Emanuel, challengers face off before Sun-Times board

CHICAGO (WLS) -- Mayor Rahm Emanuel was out in force on Friday. His day included a debate with his challengers.

Rahm Emanuel is in full re-election campaign mode, using his incumbency and taking advantage of any good news about Chicago. At a hastily-called news conference to officially announce subway WiFi service, the mayor used it to celebrate the city's falling jobless rate.

"For the first time in a decade, Chicago has a lower unemployment rate than New York," Emanuel said.

But what about Friday morning's Urban League report that Chicago black teen unemployment rate was 91%?

"It doesn't mean we rest on our laurels. It means we double down on making sure everybody has a tremendous education providing them with an opportunity for good jobs," Emanuel said.

"He has not done a great job in terms of moving Chicago forward," said William Walls, candidate for mayor.

Earlier, the mayor appeared at the Sun-Times editorial board meeting, where his challengers resumed their attacks on Emanuel's governing style.

"There has been a lack of engagement, a lack of sensitivity and a lack of sitting a big tables and having real stakeholders there," said Cmsr. Jesus "Chuy" Garcia, candidate for mayor.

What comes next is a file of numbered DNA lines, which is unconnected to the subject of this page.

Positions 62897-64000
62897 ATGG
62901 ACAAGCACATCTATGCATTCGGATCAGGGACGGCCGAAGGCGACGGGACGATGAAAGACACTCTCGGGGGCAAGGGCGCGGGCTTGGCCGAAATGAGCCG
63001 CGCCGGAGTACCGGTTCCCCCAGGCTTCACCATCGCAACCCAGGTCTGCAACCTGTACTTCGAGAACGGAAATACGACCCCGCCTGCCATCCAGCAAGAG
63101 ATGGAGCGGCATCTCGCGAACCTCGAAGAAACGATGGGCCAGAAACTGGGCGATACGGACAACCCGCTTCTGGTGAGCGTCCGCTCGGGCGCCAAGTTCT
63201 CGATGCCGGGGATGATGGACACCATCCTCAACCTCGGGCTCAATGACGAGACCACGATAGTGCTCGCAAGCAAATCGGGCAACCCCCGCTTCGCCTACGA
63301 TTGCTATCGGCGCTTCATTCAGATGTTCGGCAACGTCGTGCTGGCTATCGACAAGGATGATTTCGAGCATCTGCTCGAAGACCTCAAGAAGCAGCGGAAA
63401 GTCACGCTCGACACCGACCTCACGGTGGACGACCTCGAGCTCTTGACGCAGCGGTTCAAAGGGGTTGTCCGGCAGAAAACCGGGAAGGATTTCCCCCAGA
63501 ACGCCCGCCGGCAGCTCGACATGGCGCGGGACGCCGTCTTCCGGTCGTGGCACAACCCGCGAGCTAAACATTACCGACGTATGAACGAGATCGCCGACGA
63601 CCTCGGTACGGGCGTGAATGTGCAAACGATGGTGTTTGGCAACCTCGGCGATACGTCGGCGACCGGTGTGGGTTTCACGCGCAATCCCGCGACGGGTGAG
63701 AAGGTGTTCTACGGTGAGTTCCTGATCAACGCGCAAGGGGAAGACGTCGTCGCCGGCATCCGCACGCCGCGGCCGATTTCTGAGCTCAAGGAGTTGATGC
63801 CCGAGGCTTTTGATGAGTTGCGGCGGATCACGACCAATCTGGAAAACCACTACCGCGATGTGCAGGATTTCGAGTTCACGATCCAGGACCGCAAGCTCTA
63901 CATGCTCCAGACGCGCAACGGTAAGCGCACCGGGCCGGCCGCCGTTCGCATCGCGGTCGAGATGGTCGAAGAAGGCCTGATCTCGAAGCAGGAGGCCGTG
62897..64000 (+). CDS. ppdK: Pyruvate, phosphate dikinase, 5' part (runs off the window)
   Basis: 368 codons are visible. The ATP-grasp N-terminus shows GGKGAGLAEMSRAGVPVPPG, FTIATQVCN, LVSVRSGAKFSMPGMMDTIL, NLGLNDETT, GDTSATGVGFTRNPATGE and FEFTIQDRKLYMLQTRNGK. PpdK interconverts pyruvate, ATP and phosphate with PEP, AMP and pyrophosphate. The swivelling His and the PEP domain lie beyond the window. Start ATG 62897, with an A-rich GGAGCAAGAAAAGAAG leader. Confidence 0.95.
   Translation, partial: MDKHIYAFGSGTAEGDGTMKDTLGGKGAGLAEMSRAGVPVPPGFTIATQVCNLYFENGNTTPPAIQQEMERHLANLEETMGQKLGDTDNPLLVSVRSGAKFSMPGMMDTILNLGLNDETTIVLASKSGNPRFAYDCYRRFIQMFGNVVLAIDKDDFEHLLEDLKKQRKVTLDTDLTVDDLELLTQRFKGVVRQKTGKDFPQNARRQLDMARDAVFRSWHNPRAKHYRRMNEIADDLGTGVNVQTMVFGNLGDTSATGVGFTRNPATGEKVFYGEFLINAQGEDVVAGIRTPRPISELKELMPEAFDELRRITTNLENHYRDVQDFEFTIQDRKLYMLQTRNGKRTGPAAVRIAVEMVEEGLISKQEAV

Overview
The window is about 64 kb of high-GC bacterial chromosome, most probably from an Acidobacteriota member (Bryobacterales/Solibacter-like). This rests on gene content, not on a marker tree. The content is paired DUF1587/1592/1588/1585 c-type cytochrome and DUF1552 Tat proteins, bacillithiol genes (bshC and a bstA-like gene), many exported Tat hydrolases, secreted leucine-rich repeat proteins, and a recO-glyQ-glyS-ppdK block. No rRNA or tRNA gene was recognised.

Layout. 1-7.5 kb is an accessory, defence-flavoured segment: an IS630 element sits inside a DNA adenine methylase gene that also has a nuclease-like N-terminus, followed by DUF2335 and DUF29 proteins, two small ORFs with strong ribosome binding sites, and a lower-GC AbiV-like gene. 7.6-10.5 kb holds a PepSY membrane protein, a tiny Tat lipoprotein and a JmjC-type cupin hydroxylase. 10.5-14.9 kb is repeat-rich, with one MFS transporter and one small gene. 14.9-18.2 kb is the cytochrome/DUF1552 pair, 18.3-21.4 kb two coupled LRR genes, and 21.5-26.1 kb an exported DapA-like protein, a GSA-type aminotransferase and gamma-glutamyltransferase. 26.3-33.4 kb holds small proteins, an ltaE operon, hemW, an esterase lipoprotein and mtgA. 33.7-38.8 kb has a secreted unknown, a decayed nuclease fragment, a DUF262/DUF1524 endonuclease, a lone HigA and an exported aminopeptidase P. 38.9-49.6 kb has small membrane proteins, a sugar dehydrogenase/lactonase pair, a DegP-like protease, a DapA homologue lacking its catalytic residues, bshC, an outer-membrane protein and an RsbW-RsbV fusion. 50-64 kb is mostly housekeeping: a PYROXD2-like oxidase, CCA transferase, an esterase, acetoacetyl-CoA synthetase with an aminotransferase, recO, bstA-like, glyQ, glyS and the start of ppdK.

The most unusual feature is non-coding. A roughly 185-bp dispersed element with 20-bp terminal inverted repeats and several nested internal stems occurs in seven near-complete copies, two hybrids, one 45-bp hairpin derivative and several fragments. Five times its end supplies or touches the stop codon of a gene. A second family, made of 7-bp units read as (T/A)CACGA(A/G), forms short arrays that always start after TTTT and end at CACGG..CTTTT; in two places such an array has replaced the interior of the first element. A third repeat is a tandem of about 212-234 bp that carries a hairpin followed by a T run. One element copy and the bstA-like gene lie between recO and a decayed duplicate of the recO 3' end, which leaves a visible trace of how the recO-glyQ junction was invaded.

"I have a problem with people when they have to sell the city out to their friends," Wilson said.

Emanuel was unclear on if re-elected, he'd try again for a tax increase on homeowners to pay pension debt.

"We cannot raise property taxes. It's another form of foreclosure," said Ald. Bob Fioretti, candidate for mayor.

But the mayor again rejected Fioretti's commuter tax on suburbanites.

"It's the wrong step for the city of Chicago. I don't think it's constitutional first of all," Emanuel said.

"I can understand how he feels about a commuter tax when his roots are in the suburbs," Fioretti said.

Elsewhere, the mayor was endorsed by Congresswoman Tammy Duckworth, who neither lives in nor represents the city of Chicago.

"She understands how important Chicago plays for the overall economy for the people who live here, but also for the state," Emanuel said.

Also, the mayor continues his advertising blitz on broadcast television as polls indicate he is well ahead, but still well below the 50% plus one majority needed to avoid a runoff election. His pitch right now is to the undecided voters in the city that surveys suggest are still out there.
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